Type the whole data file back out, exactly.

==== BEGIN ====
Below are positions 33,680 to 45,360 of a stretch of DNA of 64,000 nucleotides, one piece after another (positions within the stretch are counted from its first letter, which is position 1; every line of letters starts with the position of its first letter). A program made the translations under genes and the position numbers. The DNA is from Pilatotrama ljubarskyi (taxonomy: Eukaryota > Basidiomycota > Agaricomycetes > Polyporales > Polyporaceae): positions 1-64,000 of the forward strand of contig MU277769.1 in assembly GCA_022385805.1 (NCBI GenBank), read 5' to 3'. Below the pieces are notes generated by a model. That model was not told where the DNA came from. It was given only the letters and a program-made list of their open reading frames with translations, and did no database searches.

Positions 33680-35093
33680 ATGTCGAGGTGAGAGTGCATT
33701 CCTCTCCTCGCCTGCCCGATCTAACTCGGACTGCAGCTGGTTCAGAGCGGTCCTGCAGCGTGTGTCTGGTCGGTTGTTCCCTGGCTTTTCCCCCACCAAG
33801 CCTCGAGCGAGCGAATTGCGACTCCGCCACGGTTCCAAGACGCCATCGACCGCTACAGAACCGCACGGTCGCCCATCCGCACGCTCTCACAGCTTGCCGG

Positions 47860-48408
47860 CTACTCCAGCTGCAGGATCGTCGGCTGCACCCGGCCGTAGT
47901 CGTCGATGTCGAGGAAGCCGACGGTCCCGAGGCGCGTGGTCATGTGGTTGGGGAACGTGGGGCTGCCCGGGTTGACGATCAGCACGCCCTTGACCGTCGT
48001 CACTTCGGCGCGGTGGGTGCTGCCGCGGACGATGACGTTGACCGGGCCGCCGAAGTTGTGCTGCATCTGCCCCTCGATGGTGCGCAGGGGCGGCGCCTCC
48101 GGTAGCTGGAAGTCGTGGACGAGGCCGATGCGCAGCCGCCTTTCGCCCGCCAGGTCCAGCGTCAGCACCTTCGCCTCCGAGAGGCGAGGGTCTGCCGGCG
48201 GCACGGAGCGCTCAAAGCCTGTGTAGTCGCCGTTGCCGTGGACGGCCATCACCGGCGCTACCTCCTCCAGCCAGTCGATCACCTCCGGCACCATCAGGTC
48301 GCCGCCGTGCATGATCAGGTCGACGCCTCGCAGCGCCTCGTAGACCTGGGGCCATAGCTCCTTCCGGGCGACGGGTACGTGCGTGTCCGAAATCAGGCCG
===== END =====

Below are positions 33,680 to 45,360 of a stretch of DNA of 64,000 nucleotides, one piece after another (positions within the stretch are counted from its first letter, which is position 1; every line of letters starts with the position of its first letter). A program made the translations under genes and the position numbers. The DNA is from Pilatotrama ljubarskyi (taxonomy: Eukaryota > Basidiomycota > Agaricomycetes > Polyporales > Polyporaceae): positions 1-64,000 of the forward strand of contig MU277769.1 in assembly GCA_022385805.1 (NCBI GenBank), read 5' to 3'. Below the pieces are notes generated by a model. That model was not told where the DNA came from. It was given only the letters and a program-made list of their open reading frames with translations, and did no database searches.

Positions 33680-35093
33680 ATGTCGAGGTGAGAGTGCATT
33701 CCTCTCCTCGCCTGCCCGATCTAACTCGGACTGCAGCTGGTTCAGAGCGGTCCTGCAGCGTGTGTCTGGTCGGTTGTTCCCTGGCTTTTCCCCCACCAAG
33801 CCTCGAGCGAGCGAATTGCGACTCCGCCACGGTTCCAAGACGCCATCGACCGCTACAGAACCGCACGGTCGCCCATCCGCACGCTCTCACAGCTTGCCGG

Positions 47860-48408
47860 CTACTCCAGCTGCAGGATCGTCGGCTGCACCCGGCCGTAGT
47901 CGTCGATGTCGAGGAAGCCGACGGTCCCGAGGCGCGTGGTCATGTGGTTGGGGAACGTGGGGCTGCCCGGGTTGACGATCAGCACGCCCTTGACCGTCGT
48001 CACTTCGGCGCGGTGGGTGCTGCCGCGGACGATGACGTTGACCGGGCCGCCGAAGTTGTGCTGCATCTGCCCCTCGATGGTGCGCAGGGGCGGCGCCTCC
48101 GGTAGCTGGAAGTCGTGGACGAGGCCGATGCGCAGCCGCCTTTCGCCCGCCAGGTCCAGCGTCAGCACCTTCGCCTCCGAGAGGCGAGGGTCTGCCGGCG
48201 GCACGGAGCGCTCAAAGCCTGTGTAGTCGCCGTTGCCGTGGACGGCCATCACCGGCGCTACCTCCTCCAGCCAGTCGATCACCTCCGGCACCATCAGGTC
48301 GCCGCCGTGCATGATCAGGTCGACGCCTCGCAGCGCCTCGTAGACCTGGGGCCATAGCTCCTTCCGGGCGACGGGTACGTGCGTGTCCGAAATCAGGCCG